I’m all parented out. On a weekly basis I give about 100 percent, give or take, and with all the festivities that October brought, this month squeezed out every last drop of energy my body possessed. From fall festivals and pumpkin patches to carving Jack-O-Lanterns and trick-o-treating. October kicked my ass.

But like any good parent I didn’t stop at 100 percent … I went for the extra 10 percent on top of that. The overachiever got into me, as did the exhaustion of packing in another activity.

But this one was different. This one had to be done. This one was about culture and remembering family. This one was the Dia De Los Muertos Fiesta. And normally as a good Guatemalan I would have made giant colorful kites and the awesome dish that is fimbre, but I could barely boil water for Mac-N-Cheese so we did without the traditional Guatemalan food, but the festival had plenty of treats to buy.

While exploring all the treats at the festivities, I was happy to explain to my son that this was a celebrations for us … an important day. It was a day of remembering his papa, my dad. We think about him everyday and how much we miss him. And sometimes it sucks and it makes us sad . But on this day we try to remember stories about his life, how he lived it, and how he made us laugh.

Dia de Los Muertos is about honoring those that have passed and I hoped I was able to do that by taking my kids to this celebration and telling them stories about my dad. And in addition to all that reminiscing they seemed to enjoy the culture that came with it.

 

Our day begins ...

Our day begins …

 

As we browsed the festival we ran into some awesome artwork

As we browsed the festival we ran into some awesome artwork.

 

This flask was something I was seriously contemplating.

This flask was something I was seriously contemplating.

 

The little something that caught my eye.

This little something caught my eye.

 

 

But out of all the artwork these tiny hand-crafted skeletons amazed me the most.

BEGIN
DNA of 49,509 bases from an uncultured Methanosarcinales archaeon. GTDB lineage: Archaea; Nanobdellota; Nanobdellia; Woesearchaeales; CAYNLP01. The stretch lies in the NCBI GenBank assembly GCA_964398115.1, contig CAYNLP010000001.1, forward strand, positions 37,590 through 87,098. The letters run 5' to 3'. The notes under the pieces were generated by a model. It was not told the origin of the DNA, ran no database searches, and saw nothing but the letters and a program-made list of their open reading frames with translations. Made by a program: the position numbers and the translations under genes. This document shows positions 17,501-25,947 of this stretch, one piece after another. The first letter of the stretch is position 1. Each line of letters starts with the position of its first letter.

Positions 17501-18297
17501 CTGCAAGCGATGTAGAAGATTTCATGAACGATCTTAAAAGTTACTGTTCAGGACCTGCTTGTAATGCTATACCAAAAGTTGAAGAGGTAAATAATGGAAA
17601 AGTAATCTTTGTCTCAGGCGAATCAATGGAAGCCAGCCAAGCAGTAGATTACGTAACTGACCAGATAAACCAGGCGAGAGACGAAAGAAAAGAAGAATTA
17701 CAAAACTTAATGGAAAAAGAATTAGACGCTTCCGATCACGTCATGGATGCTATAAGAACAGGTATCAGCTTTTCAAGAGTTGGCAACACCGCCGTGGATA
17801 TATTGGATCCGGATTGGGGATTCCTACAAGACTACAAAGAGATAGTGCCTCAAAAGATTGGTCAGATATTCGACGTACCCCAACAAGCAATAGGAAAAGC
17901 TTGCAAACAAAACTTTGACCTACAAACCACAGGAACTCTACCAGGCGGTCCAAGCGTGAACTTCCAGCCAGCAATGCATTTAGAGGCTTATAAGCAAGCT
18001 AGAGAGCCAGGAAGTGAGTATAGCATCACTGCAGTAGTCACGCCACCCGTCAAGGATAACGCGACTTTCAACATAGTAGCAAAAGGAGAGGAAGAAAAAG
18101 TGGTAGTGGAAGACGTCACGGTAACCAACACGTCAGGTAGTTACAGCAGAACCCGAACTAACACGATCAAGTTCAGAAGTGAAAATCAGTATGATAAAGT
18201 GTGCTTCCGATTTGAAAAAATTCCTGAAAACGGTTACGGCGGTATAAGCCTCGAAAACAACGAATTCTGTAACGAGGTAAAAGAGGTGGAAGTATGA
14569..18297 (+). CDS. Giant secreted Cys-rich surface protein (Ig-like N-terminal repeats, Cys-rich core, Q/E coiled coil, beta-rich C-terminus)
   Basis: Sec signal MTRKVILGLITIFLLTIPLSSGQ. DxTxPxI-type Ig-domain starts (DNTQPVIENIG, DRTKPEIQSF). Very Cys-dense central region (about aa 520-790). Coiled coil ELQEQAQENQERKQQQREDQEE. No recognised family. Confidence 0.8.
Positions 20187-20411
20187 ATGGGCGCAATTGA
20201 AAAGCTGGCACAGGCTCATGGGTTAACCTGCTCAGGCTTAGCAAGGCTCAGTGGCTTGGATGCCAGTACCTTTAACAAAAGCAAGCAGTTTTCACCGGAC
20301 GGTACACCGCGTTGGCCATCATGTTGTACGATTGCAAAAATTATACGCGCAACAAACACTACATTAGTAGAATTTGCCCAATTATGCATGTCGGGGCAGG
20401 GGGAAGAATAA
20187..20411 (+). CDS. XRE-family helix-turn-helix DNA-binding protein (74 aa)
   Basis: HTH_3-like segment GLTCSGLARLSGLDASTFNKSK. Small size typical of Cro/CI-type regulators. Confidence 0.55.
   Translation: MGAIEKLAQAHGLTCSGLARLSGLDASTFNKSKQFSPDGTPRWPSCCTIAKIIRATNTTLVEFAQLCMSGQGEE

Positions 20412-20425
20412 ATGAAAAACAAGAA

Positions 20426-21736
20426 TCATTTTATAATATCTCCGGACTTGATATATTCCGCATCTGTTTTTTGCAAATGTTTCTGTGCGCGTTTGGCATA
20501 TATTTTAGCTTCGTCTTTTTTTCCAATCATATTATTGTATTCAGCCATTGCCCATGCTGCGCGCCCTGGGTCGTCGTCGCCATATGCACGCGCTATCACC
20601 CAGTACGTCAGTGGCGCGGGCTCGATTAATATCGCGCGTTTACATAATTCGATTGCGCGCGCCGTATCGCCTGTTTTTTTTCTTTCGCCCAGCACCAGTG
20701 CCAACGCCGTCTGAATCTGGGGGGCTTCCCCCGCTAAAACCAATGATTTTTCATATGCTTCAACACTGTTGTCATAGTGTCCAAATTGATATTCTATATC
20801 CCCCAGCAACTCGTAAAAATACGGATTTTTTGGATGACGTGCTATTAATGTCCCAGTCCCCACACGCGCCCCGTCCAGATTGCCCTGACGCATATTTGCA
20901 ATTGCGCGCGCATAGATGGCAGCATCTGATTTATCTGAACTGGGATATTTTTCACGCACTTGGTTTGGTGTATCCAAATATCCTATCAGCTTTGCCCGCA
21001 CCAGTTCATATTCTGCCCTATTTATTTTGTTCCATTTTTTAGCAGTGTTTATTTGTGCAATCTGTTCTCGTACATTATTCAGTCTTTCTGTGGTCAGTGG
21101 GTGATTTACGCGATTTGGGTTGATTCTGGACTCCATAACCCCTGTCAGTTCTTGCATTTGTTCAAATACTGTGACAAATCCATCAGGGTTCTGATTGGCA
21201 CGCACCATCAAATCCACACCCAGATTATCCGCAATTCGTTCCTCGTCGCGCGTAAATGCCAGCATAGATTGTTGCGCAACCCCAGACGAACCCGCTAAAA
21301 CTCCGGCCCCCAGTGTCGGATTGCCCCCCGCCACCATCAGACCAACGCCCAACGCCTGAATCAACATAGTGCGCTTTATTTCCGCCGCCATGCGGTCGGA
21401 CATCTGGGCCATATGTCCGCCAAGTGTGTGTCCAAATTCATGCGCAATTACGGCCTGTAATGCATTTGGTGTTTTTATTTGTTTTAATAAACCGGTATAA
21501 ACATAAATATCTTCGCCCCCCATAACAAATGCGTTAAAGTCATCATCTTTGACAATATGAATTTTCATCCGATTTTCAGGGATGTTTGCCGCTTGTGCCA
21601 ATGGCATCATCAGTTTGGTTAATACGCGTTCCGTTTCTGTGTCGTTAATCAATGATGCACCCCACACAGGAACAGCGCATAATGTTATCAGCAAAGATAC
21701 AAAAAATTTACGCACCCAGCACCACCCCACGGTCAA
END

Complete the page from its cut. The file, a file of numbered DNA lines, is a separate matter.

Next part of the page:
But out of all the artwork these tiny hand-crafted skeletons amazed me the most.

 

The altars in the front of the museum were so awesome that my son wanted to know when we were going to build ours ... I need to kick up my Martha Stewart skills.

The altars in the front of the museum were so awesome that my son wanted to know when we were going to build ours … I need to kick up my Martha Stewart skills.

 

After all the artwork we sat to witness the amazing dancers.

After all the artwork we sat to witness the amazing dancers.

 

When the fire came out, my son wanted to go into junior firefighter mode, but I assured him it was part of the dance and it would be taken care of.

When the fire came out, my son wanted to go into junior firefighter mode, but I assured him it was part of the dance and it would be taken care of.

 

As I watching the ladies get ready, I couldn't take my eyes off there awesome wardrobe.

As I was watching the ladies get ready, I couldn’t take my eyes off their awesome wardrobe.

 

These were some of the best dances, but for some reason my kids enjoyed the indigenous high-energy dancers better.

These were some of the best dances, but for some reason my kids enjoyed the indigenous high-energy dancers better. They’re into stomping.

 

As we hung out and watch all the dance troupes take the stage this chic blew me and my kids away with her awesome make-up. My son thought it was so cool he decided he wanted to get festive too.

As we hung out and watched all the dance troupes take the stage this chic blew me and my kids away with her awesome make-up. My son thought it was so cool he decided he wanted to get festive too.